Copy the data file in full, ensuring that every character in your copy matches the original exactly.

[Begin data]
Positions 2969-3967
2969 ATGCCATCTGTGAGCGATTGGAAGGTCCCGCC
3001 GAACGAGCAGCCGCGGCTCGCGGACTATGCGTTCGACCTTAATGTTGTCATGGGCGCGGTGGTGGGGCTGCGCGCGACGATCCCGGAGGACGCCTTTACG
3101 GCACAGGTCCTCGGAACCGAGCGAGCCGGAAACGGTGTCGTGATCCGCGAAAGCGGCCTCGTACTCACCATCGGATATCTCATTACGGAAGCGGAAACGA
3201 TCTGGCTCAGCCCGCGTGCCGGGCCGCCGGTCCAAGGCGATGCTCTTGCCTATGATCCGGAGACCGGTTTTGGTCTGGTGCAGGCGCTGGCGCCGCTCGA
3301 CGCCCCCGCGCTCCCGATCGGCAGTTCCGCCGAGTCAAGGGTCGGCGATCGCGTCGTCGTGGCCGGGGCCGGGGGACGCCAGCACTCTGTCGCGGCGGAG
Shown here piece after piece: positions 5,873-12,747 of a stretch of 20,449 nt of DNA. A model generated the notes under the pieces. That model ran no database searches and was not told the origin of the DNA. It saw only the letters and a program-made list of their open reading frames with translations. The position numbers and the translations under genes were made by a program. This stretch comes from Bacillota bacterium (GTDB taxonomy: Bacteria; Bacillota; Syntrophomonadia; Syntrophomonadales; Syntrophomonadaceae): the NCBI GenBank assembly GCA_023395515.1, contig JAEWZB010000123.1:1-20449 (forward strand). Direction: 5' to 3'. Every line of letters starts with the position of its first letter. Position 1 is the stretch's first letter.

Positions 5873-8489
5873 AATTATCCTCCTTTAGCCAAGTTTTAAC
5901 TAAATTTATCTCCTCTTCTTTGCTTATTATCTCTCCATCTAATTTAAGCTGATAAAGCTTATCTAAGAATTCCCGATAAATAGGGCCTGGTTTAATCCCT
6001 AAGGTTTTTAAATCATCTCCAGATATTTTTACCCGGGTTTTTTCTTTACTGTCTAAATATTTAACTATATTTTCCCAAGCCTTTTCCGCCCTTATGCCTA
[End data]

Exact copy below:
Positions 2969-3967
2969 ATGCCATCTGTGAGCGATTGGAAGGTCCCGCC
3001 GAACGAGCAGCCGCGGCTCGCGGACTATGCGTTCGACCTTAATGTTGTCATGGGCGCGGTGGTGGGGCTGCGCGCGACGATCCCGGAGGACGCCTTTACG
3101 GCACAGGTCCTCGGAACCGAGCGAGCCGGAAACGGTGTCGTGATCCGCGAAAGCGGCCTCGTACTCACCATCGGATATCTCATTACGGAAGCGGAAACGA
3201 TCTGGCTCAGCCCGCGTGCCGGGCCGCCGGTCCAAGGCGATGCTCTTGCCTATGATCCGGAGACCGGTTTTGGTCTGGTGCAGGCGCTGGCGCCGCTCGA
3301 CGCCCCCGCGCTCCCGATCGGCAGTTCCGCCGAGTCAAGGGTCGGCGATCGCGTCGTCGTGGCCGGGGCCGGGGGACGCCAGCACTCTGTCGCGGCGGAG
Shown here piece after piece: positions 5,873-12,747 of a stretch of 20,449 nt of DNA. A model generated the notes under the pieces. That model ran no database searches and was not told the origin of the DNA. It saw only the letters and a program-made list of their open reading frames with translations. The position numbers and the translations under genes were made by a program. This stretch comes from Bacillota bacterium (GTDB taxonomy: Bacteria; Bacillota; Syntrophomonadia; Syntrophomonadales; Syntrophomonadaceae): the NCBI GenBank assembly GCA_023395515.1, contig JAEWZB010000123.1:1-20449 (forward strand). Direction: 5' to 3'. Every line of letters starts with the position of its first letter. Position 1 is the stretch's first letter.

Positions 5873-8489
5873 AATTATCCTCCTTTAGCCAAGTTTTAAC
5901 TAAATTTATCTCCTCTTCTTTGCTTATTATCTCTCCATCTAATTTAAGCTGATAAAGCTTATCTAAGAATTCCCGATAAATAGGGCCTGGTTTAATCCCT
6001 AAGGTTTTTAAATCATCTCCAGATATTTTTACCCGGGTTTTTTCTTTACTGTCTAAATATTTAACTATATTTTCCCAAGCCTTTTCCGCCCTTATGCCTA